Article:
It seems like the hiring boom is over – at least for now. The startup ecosystem underwent a tumultuous shift over the past few weeks, forcing companies to rethink their hiring plans. Our latest Startup Snapshot research found that during the past month the majority of startups changed their hiring strategy, with 45% slowing down their pace of hiring, 18% freezing hiring completely, and 4% firing employees.
Founders are now facing the extremely difficult task of continuing to show their investors business growth while also slashing their burn rates. Basically, they have to do much more with a much smaller, and more efficient, team.
So how can startups adapt their talent strategy to the changing market dynamics and take advantage of new market opportunities?
1. Find top talent at public companies or private companies that are downsizing
Now is your chance! Here’s why: traditionally, later stage companies were viewed as a less risky and more lucrative employment option. At the start of the year, working for a large Israeli public company was considered a dream, one filled with high salaries, benefits, perks and the potential for growth.
However, with the plummeting price of tech stocks, employees might have a long haul before they can cash out, if at all. These bright and shiny public companies are becoming less compelling. Now employees are eyeing the growth stage startups, hoping to get in before they go public and enjoy the upside. Our research revealed that only 11% of employees are considering established Israeli public companies like Wix or Ironsource for their next move, compared to 49% who are looking at growth stage companies.
Carine Schneider, FGE President of AST Private Company Solutions explains,“With the sharp drop in the price of tech stocks, private companies are suddenly becoming much more competitive when hiring top talent. Employees of the big public tech firms now may need to wait years for their stock awards to reach previous all-time highs. The time factor has suddenly shifted their thoughts about joining a private company who still has a few years till exit, increasing the attractiveness of startups for top talent.”
2. Plug & play: Acqui-hires of small teams
With the cooling market dynamics, investors are becoming increasingly cautious, and less money is available for investments in new companies. Many startups could soon find themselves struggling to raise the necessary funding, unable to justify their past valuations.
In these circumstances, the market is ripe for acqui-hires. There will be a clear supply of potential acquisition targets, as startups that are unable to raise additional funding will consider acquisition as a potential option. On the other hand, as valuations decrease there will be clear demand, as many private companies with deep pockets are waiting for more reasonable pricing. The acquirers are keen to tap into top talent that has experience working as a functioning team, enabling quick time to market without the heavy training cost. Win-win!
Typically, acqui-hires were done by large companies, which have the know-how and experience needed to identify, analyze and execute the transactions. According to latest Startup Snapshot data, only 6% of startups have considered an acqui-hire, and only 2% have done one. However, with the current market dynamics, “every startup that has raised $10-20M should start thinking about acquiring small teams as a way to tap into top talent. Those that learn how to do this can use this period to thrive and not just survive,” states Nimrod Vromen, partner at Yigal Arnon & Co.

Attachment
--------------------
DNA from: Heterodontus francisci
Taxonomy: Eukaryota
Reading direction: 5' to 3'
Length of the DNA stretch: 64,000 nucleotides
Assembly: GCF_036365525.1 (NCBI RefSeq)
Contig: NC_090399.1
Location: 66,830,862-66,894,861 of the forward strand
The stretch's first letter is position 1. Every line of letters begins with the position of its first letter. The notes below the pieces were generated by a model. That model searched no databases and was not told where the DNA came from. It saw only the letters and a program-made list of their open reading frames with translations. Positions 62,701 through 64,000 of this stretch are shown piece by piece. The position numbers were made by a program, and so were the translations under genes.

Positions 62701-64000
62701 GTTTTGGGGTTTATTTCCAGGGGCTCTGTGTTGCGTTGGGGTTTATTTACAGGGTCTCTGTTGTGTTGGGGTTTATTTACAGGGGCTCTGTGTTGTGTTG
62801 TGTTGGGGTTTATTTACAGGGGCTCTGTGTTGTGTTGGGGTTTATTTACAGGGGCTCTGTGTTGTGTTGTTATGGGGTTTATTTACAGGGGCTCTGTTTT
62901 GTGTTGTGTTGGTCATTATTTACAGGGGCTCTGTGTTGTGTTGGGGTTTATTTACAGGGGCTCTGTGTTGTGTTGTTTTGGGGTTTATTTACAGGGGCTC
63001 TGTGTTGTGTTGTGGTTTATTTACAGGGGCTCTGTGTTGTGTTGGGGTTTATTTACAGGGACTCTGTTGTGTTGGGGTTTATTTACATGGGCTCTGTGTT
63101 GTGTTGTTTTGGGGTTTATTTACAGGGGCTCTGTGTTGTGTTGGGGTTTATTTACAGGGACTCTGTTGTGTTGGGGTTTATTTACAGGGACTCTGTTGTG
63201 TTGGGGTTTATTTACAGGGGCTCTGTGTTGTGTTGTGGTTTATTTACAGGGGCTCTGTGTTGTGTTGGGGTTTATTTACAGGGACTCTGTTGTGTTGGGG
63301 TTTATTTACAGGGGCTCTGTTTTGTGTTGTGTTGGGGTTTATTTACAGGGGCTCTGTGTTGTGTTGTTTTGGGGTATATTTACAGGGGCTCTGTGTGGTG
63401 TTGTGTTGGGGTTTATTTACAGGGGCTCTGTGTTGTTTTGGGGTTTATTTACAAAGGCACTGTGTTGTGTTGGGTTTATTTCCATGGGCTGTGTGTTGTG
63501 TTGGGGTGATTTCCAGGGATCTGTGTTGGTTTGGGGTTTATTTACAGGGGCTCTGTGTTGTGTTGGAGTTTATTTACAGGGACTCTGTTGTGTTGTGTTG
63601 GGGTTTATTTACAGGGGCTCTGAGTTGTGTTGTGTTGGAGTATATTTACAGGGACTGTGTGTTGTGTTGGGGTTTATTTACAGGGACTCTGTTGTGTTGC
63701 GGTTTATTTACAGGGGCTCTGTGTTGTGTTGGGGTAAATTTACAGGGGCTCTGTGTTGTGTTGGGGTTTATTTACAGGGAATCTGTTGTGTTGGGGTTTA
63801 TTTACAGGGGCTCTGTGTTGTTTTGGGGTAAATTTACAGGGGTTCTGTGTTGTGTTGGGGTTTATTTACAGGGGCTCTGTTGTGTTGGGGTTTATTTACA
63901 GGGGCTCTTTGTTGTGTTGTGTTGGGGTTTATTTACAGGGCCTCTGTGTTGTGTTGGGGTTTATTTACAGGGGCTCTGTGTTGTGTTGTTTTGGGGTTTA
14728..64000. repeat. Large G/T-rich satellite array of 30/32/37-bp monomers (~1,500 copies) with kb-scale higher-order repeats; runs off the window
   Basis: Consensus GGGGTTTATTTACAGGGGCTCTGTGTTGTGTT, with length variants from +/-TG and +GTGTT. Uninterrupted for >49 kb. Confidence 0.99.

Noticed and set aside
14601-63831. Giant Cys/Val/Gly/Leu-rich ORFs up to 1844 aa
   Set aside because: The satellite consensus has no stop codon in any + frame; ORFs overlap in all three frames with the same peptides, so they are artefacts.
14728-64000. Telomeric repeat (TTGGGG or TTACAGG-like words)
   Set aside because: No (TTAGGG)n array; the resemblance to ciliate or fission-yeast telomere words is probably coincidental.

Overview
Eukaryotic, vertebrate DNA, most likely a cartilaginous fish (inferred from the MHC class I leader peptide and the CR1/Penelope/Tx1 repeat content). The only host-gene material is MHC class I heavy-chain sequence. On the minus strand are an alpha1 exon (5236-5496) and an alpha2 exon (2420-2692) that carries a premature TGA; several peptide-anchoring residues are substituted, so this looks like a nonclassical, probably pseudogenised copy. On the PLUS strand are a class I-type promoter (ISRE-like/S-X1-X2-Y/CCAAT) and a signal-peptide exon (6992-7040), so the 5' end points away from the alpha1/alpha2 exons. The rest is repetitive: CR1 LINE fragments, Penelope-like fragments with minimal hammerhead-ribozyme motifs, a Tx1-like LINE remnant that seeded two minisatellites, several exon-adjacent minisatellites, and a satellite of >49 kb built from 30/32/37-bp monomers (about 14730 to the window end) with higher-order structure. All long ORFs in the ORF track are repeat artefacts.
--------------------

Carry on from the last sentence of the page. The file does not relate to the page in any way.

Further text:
3. Take your in-house resources to the next level
Given the recent investor mandate to cut costs and extend runway, startups have to be extremely mindful of hiring and training new talent. Instead of spending valuable company resources on additional staff, the first step should be to focus inwards, analyzing and reshuffling the existing talent to enable you to reach business results.
See how you can utilize your current workforce to keep your company on course. Since these employees already know the product, market and client segments, their contribution is invaluable. Tapping in-house talent can help you generate revenue and show value faster, satisfying investor demands.
How can you keep employees engaged and committed in this period? Communication is key. Make sure to explain to your employees where the company is going and what the new targets are. Strong leadership and growth opportunities can be the driving forces that propel your startup forward in these trying times.
“Create trust and transparency – don’t let water cooler rumors start. Involve your team every step of the way and they’ll be invested in your collective success,” advises Ido Almany, CEO of American Express Israel.
Now is the time to explore new opportunities
Startups that move fast and take advantage of new opportunities can not just survive this downturn – but also thrive! Employees from public companies might be receptive to joining your venture if they feel there is room for growth and they are inspired by your mission. An acqui-hire can bridge the talent gap your company needs for growth. A close look at your current resources might reveal untapped potential. This is a great time to explore new avenues for hiring and to see what you can find out there.
Yael Benjamin is the founder of Y. Benjamin Strategic Marketing, a boutique advisory firm that gets innovators from conception to market, having startups raise over $1B in funding. She’s also the founder of Startup Snapshot, a data-sharing platform working to increase transparency in the venture ecosystem.
Forbes Israel Contributors are independent writers that were individually picked by Forbes staff. The writers are experts in their field and they provide professional commentary and analysis of current events. The content is unsponsored